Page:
Additionally, the lim­ited work cy­cle gives stake­hold­ers an op­por­tu­nity to build the right prod­uct. Through pro­vid­ing the op­por­tu­nity to re­plan - as op­posed to com­mit­ting to mar­ket a piece of soft­ware that has­n’t even been writ­ten yet - ag­ile em­pow­ers teams to op­ti­mise value through­out de­vel­op­ment, and there­fore hope­fully stay ahead of the mar­ket. This is be­cause up­dat­ing a pro­duc­t’s mar­ket rel­e­vance en­sures it is pur­pose­ful when the time ar­rives to re­lease it to con­sumers. In turn, main­tain­ing the pro­duc­t’s rel­e­vance and qual­ity will en­sure the best re­turns on your in­vest­ment.

How To Be Agile

After work­ing with a form of Agile for over 10 years I’ve learnt a few lessons re­gard­ing its im­ple­men­ta­tion. Primarily I’ve dis­cov­ered that while the Agile method­ol­ogy has be­come in­te­gral to our de­vel­op­ment process at WorkingMouse, el­e­ments of it have to be adapted. Here are 5 lit­tle pieces of ad­vice I would of­fer to any­one us­ing or ready to use this method­ol­ogy.

1. Customise Agile

No com­pany ever uses pure Agile; in­stead this is a method­ol­ogy that should be cus­tomised to fit the needs of the busi­ness. When you re­search Agile you’re likely to re­turn with a pre­scribed work­flow de­scribed in lots of spe­cific de­tail. However, it would be ridicu­lous to fol­low this process ex­actly. Businesses are unique and will vary in terms of the peo­ple, work en­vi­ron­ment and goals. Therefore it would be un­re­al­is­tic to ex­pect there to be a generic method­ol­ogy to fit every busi­ness. That’s not to say that you should im­me­di­ately scrap the parts of Agile that you want to avoid, but you should be cus­tomis­ing the process based on ag­ile un­der­stand­ing and ex­per­i­men­ta­tion.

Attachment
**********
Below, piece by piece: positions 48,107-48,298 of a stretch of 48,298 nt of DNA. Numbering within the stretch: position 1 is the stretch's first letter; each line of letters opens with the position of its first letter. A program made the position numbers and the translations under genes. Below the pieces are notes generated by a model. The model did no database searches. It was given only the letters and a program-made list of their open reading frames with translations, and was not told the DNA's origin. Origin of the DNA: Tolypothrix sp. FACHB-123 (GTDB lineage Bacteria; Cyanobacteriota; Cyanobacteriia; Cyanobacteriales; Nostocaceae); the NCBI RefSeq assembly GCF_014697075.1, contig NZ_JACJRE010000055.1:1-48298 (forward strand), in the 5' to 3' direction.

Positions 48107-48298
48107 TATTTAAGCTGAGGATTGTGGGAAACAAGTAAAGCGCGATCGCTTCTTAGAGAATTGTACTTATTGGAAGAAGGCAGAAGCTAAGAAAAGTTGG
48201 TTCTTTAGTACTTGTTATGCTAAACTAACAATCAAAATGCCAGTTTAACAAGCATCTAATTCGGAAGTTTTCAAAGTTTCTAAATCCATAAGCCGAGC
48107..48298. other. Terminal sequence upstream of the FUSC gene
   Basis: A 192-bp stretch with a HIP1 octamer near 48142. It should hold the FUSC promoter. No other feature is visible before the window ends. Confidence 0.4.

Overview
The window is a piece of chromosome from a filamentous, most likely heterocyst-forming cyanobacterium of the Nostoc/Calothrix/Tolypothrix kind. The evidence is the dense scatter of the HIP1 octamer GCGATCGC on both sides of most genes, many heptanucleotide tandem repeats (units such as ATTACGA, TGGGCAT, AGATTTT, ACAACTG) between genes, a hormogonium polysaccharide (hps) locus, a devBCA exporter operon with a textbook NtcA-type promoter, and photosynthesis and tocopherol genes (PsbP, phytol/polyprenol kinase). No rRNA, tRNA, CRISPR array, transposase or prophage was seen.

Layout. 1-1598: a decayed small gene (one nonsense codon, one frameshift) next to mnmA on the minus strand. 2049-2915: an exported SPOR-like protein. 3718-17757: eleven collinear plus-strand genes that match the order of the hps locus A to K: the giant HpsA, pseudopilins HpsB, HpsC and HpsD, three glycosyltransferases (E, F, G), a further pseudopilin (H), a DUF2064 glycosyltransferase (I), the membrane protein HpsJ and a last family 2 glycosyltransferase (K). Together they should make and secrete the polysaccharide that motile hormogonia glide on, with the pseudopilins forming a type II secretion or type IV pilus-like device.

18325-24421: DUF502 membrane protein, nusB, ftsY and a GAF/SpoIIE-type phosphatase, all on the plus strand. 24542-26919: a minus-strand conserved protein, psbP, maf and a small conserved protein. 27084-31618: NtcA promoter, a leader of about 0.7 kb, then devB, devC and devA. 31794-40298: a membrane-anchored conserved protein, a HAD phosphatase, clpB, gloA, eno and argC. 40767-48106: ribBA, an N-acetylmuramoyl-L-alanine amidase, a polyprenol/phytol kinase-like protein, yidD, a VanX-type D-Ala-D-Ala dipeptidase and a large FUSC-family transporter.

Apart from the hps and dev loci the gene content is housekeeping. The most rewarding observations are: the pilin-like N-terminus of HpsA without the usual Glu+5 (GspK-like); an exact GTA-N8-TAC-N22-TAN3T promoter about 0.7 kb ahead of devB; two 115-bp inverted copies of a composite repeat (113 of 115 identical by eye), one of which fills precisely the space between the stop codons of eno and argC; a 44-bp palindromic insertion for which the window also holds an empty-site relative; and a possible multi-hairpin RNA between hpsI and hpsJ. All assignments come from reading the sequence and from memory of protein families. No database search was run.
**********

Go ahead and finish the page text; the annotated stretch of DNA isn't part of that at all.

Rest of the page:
2. Variable Over Fixed

Though there will be many ar­gu­ments for ei­ther side, I can safely say I pre­fer to use vari­able length sprints as op­posed to fixed length. This does mean mov­ing away from the most com­mon Agile ap­proach - Scrum - but it also re­sults in a num­ber of ad­van­tages. The en­tire pur­pose of Agile is to al­low for vari­a­tion and un­pre­dictabil­ity. Variable sprint lengths and the Kanban method­ol­ogy al­low you to ad­just your goals for any un­ex­pected oc­cur­rences. For this rea­son it may be more ap­pro­pri­ate to con­sider mov­ing away from Scrum.

3. Longer Sprints

Generally, Scrum rec­om­mends 2 week sprints for the Agile method­ol­ogy. However, in my ex­pe­ri­ence this is far too short of a time. 2 weeks lim­its the time avail­able to ob­tain valu­able feed­back and utilise it to im­prove for the next sprint. Furthermore, de­vel­op­ers given only 2 weeks to meet a tar­get will of­ten be­come stressed or at the very least fa­tigued. This in turn neg­a­tively af­fects the qual­ity of the code they will pro­duce. While it is im­por­tant to work in sprints, the time pe­riod for these should be de­ter­mined in a dis­cus­sion with your de­vel­op­ers so that it is set at a re­al­is­tic and achiev­able goal.

4. Agile Compliments Lean